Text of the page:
Following the landmark U.S. Supreme Court decision on same-sex marriage in Obergefell v. Hodges, my Facebook feed blew up, as you can imagine. Among the hysteria, I found the different responses of religious institutions interesting, and I wanted to comment on a few of them. I’m going to largely pull from hierarchical/historical/organized Christian denominations. Continue reading

How I learned empathy

I haven’t been posting much this year because it’s been hectic for me in my personal and professional life. But, my birthday is right around the corner and I often feel like my birthday is my New Year — I reflect on the previous year and how I’ve grown or stepped backward. One thing I’ve been thinking about is how much more empathetic I am since leaving conservative Christianity. Continue reading

Update: where I am

Prior to a post I made earlier today, it had been over two months since I had last posted, and prior to that it had been spotty. Part of the reason is that my previous frequent posting was quite therapeutic for me and helped me work out a lot of stuff I’d been pinging around in my head. Another significant factor is life — work, kids, etc., plus I’ve entered the phase of my life where I’m now completely conscious of my unbelief and I’m taking it all in — observing and trying to reflect on what it all means.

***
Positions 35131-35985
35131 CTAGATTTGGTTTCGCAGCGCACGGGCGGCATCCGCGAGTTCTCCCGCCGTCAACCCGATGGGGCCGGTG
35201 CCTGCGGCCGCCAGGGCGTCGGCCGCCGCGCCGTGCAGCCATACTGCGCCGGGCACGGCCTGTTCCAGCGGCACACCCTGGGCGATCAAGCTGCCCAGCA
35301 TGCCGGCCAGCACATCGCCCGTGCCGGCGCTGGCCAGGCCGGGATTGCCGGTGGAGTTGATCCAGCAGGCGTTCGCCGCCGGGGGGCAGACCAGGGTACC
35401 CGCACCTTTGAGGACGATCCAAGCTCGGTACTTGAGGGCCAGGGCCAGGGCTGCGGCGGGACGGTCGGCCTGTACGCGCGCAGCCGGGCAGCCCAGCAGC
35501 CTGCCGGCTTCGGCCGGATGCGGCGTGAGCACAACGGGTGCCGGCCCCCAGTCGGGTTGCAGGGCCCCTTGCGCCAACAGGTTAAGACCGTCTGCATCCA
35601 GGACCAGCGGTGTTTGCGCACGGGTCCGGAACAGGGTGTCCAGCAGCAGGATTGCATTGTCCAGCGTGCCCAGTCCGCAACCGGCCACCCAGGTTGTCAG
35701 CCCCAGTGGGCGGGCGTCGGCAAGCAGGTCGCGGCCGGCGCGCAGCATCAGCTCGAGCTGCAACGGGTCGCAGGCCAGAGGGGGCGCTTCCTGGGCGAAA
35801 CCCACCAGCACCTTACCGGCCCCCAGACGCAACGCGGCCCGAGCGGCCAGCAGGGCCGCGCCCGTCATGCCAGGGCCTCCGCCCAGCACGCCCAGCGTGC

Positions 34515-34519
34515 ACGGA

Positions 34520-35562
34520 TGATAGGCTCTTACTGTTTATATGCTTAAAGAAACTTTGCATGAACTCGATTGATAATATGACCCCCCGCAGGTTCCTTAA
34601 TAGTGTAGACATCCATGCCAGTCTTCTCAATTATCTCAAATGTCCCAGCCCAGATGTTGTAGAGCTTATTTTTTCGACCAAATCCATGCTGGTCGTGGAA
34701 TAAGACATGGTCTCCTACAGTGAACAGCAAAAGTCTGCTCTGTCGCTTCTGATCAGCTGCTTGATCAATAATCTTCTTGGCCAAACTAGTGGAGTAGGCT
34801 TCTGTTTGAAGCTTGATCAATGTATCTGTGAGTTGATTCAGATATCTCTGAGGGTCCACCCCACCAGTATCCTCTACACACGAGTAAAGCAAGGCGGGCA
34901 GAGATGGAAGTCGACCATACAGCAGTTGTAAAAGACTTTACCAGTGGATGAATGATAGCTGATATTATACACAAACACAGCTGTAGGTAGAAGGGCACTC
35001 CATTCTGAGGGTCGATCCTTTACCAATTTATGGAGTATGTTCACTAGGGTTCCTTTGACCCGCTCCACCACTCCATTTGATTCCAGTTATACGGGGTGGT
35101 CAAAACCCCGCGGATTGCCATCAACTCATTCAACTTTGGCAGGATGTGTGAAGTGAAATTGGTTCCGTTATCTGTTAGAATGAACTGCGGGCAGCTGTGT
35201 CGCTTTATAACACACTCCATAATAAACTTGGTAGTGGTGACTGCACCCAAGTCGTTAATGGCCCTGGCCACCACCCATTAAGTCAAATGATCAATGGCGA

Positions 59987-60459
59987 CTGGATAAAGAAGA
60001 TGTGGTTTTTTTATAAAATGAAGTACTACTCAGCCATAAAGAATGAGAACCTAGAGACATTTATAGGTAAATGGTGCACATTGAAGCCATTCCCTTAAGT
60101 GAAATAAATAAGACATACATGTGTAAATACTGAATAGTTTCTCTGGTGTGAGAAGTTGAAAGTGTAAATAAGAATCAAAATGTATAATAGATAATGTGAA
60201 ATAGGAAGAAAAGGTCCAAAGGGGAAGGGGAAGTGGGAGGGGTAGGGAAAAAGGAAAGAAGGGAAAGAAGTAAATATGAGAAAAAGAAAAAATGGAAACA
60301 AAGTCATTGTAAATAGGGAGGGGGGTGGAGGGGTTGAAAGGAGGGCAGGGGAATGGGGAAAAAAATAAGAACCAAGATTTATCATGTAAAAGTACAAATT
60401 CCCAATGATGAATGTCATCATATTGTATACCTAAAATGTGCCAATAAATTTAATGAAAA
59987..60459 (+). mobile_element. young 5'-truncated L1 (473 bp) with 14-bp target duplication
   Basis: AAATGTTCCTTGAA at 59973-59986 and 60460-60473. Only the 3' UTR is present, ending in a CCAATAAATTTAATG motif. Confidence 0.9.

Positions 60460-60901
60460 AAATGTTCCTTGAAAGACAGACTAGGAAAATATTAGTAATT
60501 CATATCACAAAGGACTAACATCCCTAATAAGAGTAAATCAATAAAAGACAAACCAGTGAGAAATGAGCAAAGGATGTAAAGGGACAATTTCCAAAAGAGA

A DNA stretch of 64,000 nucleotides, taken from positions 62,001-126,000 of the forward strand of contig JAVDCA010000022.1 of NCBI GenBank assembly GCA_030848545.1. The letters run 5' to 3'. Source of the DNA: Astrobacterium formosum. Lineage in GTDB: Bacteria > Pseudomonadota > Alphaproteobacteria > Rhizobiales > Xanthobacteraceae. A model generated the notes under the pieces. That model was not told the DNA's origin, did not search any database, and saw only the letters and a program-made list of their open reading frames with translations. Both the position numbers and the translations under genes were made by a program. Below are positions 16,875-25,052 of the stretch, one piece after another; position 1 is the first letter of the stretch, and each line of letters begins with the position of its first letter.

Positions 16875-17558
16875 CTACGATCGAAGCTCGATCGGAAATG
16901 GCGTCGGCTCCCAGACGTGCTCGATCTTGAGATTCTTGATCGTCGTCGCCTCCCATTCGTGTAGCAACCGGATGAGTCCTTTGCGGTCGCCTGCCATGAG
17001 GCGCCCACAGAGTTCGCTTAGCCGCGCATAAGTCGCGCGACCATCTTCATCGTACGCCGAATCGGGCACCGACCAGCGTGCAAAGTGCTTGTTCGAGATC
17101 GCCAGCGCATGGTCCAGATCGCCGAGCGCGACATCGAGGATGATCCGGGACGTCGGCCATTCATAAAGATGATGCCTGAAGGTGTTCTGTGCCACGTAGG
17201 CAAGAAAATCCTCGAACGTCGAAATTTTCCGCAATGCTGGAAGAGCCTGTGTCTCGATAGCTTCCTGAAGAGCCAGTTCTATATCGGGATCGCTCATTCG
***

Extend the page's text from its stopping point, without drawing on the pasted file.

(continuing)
I’m gradually becoming more confident in my unbelief — I’ve told more and more friends and I’ve been going to mass less and less (I’m at about 50/50 on Sundays). My oldest son will be starting kindergarten at a (albeit very relaxed) Catholic school in the Fall, so I’m interested to see how that goes. Speaking of my son, he’s been asking a lot of questions about god and the universe, and it’s been interesting trying to answer them without throwing other (religious) family members under the bus.

Additionally, despite all of unbelief, I’ve been appreciating some (non-fundamentalist) spirituality and ways of appreciating Christian metaphors (see links below).

Some topics I’d like to post on in the relatively near future, assuming I have the time and energy:

  • Talking to my children about god and the universe when they get religious fervor from other family members
  • How Eastern Christianity played a role in my questioning of Christianity
  • Dealing with conservative Christian friends and family as the culture wars heat up
  • Expressing frustration with basic Christian concepts while not being fully “out” as a nonbeliever

Some links to interesting stuff I’ve discovered recently: